HSC8027 : Health Economics
- Offered for Year: 2019/20
- Module Leader(s): Mr Stephen Rice
- Lecturer: Dr Nawaraj Bhattarai, Dr Heather Brown, Mr Eoin Moloney, Dr Yemi Oluboyede, Dr Mehdi Javanbakht, Miss Sarah Hill
- Owning School: FMS Graduate School
- Teaching Location: Newcastle City Campus
|Semester 2 Credit Value:||10|
The aim of this module is to introduce students to economic thinking and economic techniques which are of use in formulating and analysing health policy.
Day 1 of the module will deal with the demand and supply of health, markets and market failure. The concept of health economics will then be introduced with particular focus on economic evaluation. Economic evaluation will cover a wide range of topics including allocating scarce resources, economic evaluation techniques, and costings.
Day 2 will focus primarily on outcomes used economic evaluation including the measurement and valuation of health and preference elicitation methods. The day will conclude with an introduction to economic modelling.
Day 3 will focus on additional issues that need to be considered when undertaking an economic evaluation and applying the theory of economic evaluation. An overview of priority settings will then be provided. The day will conclude with an introduction on how to interpret economic articles and with the students critically evaluating an article.
Outline Of Syllabus
This module will provide an introduction to some fundamental concepts of economics that are relevant for healthy policy decision making and analysis. The first day will focus on how markets work, why they fail in healthcare and an introduction to health economics and economic evaluation. The three main types of economic evaluation (cost-effectiveness analysis, cost-utility analysis and cost-benefit analysis), how and when they should be applied, and their pros and cons will be discussed. This will be followed by a costing session which will include the definitions of costs and how costs can be identified, measured, and valued in an economic evaluation. The second day will continue with the economic evaluation theme and focus on the different methods for measuring benefits in economic evaluation, including QALYs. The next topic covered will be preference elicitation methods, specifically focusing on contingent valuation and discrete choice experiments. The day will conclude with an introduction to economic modelling which will cover, decision tree modelling, Markov modelling, and the advantages and disadvantages of economic modelling. The final day will start with a session on economic evaluation and applying all of the theory learned over the previous 2 days. Refinements to economic evaluation, such as discounting, marginal analysis and sensitivity analysis will also be covered. An overview of priority settings will then be provided. This session will discuss the tools used to facilitate healthcare decisions at a local level. The day will conclude with a brief session on econometrics and how to critically appraise health economics studies.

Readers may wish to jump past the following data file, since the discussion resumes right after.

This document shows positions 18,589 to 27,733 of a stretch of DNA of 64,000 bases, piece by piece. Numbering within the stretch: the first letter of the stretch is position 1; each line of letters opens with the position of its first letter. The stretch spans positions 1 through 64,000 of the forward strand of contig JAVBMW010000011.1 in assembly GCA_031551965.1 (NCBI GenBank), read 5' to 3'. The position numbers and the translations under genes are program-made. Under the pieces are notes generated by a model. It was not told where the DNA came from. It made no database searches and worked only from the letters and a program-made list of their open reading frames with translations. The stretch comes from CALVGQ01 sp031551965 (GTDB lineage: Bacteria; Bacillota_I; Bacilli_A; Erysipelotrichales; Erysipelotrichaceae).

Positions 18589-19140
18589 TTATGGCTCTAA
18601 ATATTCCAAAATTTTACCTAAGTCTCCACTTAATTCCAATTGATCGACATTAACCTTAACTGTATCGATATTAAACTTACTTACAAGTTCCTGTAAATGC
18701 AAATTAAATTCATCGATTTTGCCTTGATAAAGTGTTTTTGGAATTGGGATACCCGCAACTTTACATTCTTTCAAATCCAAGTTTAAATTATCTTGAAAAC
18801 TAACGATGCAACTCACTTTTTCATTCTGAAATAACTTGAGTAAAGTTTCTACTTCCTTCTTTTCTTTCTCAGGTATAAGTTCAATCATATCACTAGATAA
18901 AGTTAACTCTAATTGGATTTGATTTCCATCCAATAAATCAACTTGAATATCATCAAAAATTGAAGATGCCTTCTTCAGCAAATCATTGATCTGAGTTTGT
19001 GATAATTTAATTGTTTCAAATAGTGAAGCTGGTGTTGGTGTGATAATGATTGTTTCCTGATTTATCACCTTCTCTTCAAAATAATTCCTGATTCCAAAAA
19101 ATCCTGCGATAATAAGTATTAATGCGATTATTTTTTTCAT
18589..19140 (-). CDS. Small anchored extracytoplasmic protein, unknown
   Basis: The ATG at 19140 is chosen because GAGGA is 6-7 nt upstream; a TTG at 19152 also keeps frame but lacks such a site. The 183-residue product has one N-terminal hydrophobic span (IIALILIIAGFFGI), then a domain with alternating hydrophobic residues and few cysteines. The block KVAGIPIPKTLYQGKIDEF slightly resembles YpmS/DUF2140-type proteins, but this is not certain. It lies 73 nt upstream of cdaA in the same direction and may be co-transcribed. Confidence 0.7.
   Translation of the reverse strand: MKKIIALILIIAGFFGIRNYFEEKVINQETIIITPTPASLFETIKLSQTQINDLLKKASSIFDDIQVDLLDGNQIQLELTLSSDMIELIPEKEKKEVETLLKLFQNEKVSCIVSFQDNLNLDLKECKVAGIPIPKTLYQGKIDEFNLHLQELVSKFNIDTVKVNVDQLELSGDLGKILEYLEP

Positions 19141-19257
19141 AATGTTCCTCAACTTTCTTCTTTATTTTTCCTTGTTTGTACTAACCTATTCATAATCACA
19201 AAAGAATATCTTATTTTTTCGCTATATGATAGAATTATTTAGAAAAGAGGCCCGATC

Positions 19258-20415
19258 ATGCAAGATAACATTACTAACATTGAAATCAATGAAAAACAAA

|Guided Independent Study||Assessment preparation and completion||10||1:00||10:00||N/A|
|Scheduled Learning And Teaching Activities||Lecture||6||3:00||18:00||N/A|
|Guided Independent Study||Independent study||72||1:00||72:00||N/A|
Teaching Rationale And Relationship
The teaching and learning methods used, with the emphasis on practical activities in small groups and general interaction, were felt the most appropriate methods for a masters course with relatively small student numbers. Most of the students have significant experience of working in the health service, and the interactive nature of the learning methods enables them to discuss their experience and to relate that to the concepts and ideas being taught, thus aiding their knowledge and understanding of the subject area.
The format of resits will be determined by the Board of Examiners
Assessment Rationale And Relationship
The assessment is a 2000 word assignment split evenly between two essays. The two essays cover applied topic in health economics to provide students with the opportunity to apply economic theory to practice. This type of assignment allows students to utilise their analytical skills and knowledge of theory.